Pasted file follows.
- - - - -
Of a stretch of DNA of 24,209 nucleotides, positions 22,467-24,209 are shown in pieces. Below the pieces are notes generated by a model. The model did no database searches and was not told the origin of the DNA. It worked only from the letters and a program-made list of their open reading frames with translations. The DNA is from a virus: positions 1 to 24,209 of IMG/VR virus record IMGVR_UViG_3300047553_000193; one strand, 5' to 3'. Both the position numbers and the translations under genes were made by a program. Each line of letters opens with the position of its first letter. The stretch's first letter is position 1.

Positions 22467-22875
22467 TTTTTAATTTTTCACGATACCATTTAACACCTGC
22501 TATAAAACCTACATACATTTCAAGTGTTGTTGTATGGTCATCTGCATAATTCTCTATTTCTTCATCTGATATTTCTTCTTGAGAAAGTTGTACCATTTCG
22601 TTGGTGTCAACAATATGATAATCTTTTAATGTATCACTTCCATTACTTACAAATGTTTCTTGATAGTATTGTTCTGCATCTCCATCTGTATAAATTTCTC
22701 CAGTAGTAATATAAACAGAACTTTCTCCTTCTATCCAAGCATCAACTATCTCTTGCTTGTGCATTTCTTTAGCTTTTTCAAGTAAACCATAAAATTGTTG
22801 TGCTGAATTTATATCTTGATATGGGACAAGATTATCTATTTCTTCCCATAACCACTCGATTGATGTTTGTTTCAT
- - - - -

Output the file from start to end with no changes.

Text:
Of a stretch of DNA of 24,209 nucleotides, positions 22,467-24,209 are shown in pieces. Below the pieces are notes generated by a model. The model did no database searches and was not told the origin of the DNA. It worked only from the letters and a program-made list of their open reading frames with translations. The DNA is from a virus: positions 1 to 24,209 of IMG/VR virus record IMGVR_UViG_3300047553_000193; one strand, 5' to 3'. Both the position numbers and the translations under genes were made by a program. Each line of letters opens with the position of its first letter. The stretch's first letter is position 1.

Positions 22467-22875
22467 TTTTTAATTTTTCACGATACCATTTAACACCTGC
22501 TATAAAACCTACATACATTTCAAGTGTTGTTGTATGGTCATCTGCATAATTCTCTATTTCTTCATCTGATATTTCTTCTTGAGAAAGTTGTACCATTTCG
22601 TTGGTGTCAACAATATGATAATCTTTTAATGTATCACTTCCATTACTTACAAATGTTTCTTGATAGTATTGTTCTGCATCTCCATCTGTATAAATTTCTC
22701 CAGTAGTAATATAAACAGAACTTTCTCCTTCTATCCAAGCATCAACTATCTCTTGCTTGTGCATTTCTTTAGCTTTTTCAAGTAAACCATAAAATTGTTG
22801 TGCTGAATTTATATCTTGATATGGGACAAGATTATCTATTTCTTCCCATAACCACTCGATTGATGTTTGTTTCAT